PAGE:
Sure, African summers are notoriously harsh in terms of heat with temperatures that escalate well into the 40s (C), but the relief of big, heavy cumulonimbus clouds gathering in a rumble of humidity and electricity in the afternoons is one of the best sights, sounds, and smells in the world. Any African will tell you that. The fat droplets of rain that eventually burst from the weighty heavens simmer on the hot earth and refill waterholes and river beds with the liquid of life. Summer is by far the more beautiful of the safari seasons, but winter is the most popular time to travel. From July to October, water is scarce and animals migrate to find food sources. In national parks and reserves across Africa, tourism explodes as the game viewing becomes the best yet. Without thick, leafy trees blocking the view and with resources reduced to a minimum, the competition is high and predators have a field day. Winter certainly does have its perks, but summer should not be overlooked because it packs and incredible experience, if you can handle the heat and the bugs! We’ll tell you why… Birds, obviously We’re passionate about birding, and we know we’re not alone. Summer is the exciting time of year when we start to hear those familiar bird calls that have been absent for the rest of the year. Some of the crowd favourites in Southern Africa include the cuckoos, like the red-chested cuckoo’s “piet my vrou” chant, and the woodland kingfisher, whose high-pitched cascading song is one of the most recognisable in the summer bush. Beautiful, iridescent jewel tones of the emerald and Diederik cuckoos are almost unbelievable to see, and suddenly those abundant lilac-breasted rollers are joined by their cousins, the European rollers. Yellow-billed kites arrive early in the season and then are abundantly present. Amur falcons make the incredible journey all the way from north-eastern China and back again and are celebrated for their mammoth trans-equatorial flight. Quite amazingly, over 100 bird species migrate to South Africa every summer, some travelling over 10 000 kilometres in a matter of days. The warm African season is abundant with food and water for birds and it is the perfect breeding ground. If you’re into birds, you have to safari in summer. Better priced accommodation The “green season” prices for lodge accommodation (around January to March) are much lower than the peak season prices (June to October), giving you a lot more room in your budget. When the safari season calms down at the start of summer (November) and rooms begin to empty, the cost of your stay at a...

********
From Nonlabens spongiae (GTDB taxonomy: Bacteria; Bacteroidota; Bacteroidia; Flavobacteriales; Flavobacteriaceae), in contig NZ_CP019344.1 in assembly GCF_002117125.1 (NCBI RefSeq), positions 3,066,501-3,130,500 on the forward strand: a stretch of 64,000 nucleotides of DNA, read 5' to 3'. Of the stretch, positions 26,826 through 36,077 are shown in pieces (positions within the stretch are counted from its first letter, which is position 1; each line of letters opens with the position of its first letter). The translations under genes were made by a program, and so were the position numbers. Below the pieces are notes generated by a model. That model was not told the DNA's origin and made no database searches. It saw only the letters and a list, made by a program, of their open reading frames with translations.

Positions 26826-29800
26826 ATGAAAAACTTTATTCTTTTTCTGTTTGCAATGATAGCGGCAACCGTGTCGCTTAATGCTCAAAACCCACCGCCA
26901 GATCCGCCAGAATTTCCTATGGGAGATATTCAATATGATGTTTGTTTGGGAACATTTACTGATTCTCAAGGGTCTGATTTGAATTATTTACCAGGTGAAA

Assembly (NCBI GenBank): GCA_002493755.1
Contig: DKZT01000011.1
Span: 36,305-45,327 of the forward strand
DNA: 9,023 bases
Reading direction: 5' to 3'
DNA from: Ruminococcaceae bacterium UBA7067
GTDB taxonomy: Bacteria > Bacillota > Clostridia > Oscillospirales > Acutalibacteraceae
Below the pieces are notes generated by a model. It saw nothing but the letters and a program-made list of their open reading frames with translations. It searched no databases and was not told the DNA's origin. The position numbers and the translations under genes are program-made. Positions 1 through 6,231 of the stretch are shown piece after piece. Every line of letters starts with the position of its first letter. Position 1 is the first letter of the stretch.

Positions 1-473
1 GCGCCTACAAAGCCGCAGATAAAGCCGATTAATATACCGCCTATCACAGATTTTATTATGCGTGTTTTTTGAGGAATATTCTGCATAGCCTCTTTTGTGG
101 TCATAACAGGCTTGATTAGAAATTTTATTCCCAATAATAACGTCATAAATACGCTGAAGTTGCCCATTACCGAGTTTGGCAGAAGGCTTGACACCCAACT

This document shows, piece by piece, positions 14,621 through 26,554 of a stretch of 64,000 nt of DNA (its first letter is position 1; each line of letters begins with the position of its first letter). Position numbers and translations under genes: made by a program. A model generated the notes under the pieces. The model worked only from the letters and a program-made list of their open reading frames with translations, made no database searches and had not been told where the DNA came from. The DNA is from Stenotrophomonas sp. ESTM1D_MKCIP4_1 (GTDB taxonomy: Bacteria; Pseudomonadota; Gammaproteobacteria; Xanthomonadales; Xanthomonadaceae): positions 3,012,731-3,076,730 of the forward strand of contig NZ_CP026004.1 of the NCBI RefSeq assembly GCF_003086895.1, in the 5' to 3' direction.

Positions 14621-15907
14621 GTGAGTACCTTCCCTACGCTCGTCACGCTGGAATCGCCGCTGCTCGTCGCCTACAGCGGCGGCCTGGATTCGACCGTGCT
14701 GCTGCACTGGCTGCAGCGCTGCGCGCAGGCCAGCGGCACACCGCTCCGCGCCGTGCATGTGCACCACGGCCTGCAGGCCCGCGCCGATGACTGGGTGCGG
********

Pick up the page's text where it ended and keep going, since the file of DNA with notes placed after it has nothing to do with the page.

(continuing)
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Reopening of Selinda Camp is all about Earth, Fire, Air, and Water in the Delta
Aug07

Reopening of Selinda Camp is all about Earth, Fire, Air, and Water in the Delta